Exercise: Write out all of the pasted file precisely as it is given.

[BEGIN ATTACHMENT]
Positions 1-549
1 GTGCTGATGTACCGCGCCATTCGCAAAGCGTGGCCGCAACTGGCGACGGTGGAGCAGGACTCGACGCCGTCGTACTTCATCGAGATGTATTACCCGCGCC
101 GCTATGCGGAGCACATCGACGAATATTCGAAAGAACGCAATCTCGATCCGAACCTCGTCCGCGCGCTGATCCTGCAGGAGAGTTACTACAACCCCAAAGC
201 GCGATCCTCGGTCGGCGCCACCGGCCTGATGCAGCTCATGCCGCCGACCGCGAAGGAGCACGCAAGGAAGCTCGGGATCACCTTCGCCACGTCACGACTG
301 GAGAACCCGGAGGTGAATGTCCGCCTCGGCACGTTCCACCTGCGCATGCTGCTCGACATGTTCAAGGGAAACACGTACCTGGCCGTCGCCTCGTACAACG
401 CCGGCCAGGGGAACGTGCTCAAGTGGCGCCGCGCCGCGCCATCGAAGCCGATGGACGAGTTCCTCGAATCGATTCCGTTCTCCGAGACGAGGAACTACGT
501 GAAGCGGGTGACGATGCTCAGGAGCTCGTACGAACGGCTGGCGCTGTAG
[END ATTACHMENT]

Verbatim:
Positions 1-549
1 GTGCTGATGTACCGCGCCATTCGCAAAGCGTGGCCGCAACTGGCGACGGTGGAGCAGGACTCGACGCCGTCGTACTTCATCGAGATGTATTACCCGCGCC
101 GCTATGCGGAGCACATCGACGAATATTCGAAAGAACGCAATCTCGATCCGAACCTCGTCCGCGCGCTGATCCTGCAGGAGAGTTACTACAACCCCAAAGC
201 GCGATCCTCGGTCGGCGCCACCGGCCTGATGCAGCTCATGCCGCCGACCGCGAAGGAGCACGCAAGGAAGCTCGGGATCACCTTCGCCACGTCACGACTG
301 GAGAACCCGGAGGTGAATGTCCGCCTCGGCACGTTCCACCTGCGCATGCTGCTCGACATGTTCAAGGGAAACACGTACCTGGCCGTCGCCTCGTACAACG
401 CCGGCCAGGGGAACGTGCTCAAGTGGCGCCGCGCCGCGCCATCGAAGCCGATGGACGAGTTCCTCGAATCGATTCCGTTCTCCGAGACGAGGAACTACGT
501 GAAGCGGGTGACGATGCTCAGGAGCTCGTACGAACGGCTGGCGCTGTAG